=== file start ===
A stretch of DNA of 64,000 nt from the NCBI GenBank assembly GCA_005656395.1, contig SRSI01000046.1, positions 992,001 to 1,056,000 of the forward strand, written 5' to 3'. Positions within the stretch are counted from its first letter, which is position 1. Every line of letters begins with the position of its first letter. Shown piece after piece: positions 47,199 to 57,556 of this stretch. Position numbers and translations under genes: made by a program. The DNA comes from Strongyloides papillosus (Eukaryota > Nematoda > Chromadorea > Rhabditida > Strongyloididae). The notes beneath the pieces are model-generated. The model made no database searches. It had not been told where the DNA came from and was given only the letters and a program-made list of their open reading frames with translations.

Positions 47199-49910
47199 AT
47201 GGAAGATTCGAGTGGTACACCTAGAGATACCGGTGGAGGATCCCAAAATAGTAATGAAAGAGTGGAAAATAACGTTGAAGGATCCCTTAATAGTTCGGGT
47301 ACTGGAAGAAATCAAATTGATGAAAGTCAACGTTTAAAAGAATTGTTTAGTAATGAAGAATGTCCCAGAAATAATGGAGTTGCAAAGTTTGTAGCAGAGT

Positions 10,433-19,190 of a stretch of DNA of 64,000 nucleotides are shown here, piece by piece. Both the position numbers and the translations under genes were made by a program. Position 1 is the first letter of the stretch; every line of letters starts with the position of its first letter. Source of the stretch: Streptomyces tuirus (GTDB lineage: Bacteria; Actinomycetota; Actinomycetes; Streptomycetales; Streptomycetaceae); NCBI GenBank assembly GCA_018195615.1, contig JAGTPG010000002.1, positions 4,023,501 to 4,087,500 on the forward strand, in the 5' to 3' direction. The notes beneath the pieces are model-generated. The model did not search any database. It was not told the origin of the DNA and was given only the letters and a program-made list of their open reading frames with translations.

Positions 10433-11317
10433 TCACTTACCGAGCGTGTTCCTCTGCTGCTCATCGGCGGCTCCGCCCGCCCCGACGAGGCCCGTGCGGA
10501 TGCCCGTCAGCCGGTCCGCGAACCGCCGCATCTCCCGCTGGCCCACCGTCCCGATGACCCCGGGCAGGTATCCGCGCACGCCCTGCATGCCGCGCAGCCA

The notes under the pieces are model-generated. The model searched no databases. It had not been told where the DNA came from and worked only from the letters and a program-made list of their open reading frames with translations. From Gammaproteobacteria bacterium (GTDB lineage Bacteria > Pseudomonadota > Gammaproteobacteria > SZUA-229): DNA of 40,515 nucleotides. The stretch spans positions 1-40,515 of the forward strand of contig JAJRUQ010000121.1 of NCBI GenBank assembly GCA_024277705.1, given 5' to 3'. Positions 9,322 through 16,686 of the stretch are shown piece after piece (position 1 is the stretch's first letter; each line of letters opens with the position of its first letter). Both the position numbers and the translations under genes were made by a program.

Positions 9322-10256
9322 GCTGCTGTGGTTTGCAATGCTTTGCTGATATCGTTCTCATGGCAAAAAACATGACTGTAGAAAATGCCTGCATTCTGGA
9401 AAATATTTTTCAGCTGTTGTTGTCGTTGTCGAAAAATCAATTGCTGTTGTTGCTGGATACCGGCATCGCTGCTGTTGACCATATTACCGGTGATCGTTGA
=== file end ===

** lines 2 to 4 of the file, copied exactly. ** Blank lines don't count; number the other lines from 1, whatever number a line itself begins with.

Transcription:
Positions 47199-49910
47199 AT
47201 GGAAGATTCGAGTGGTACACCTAGAGATACCGGTGGAGGATCCCAAAATAGTAATGAAAGAGTGGAAAATAACGTTGAAGGATCCCTTAATAGTTCGGGT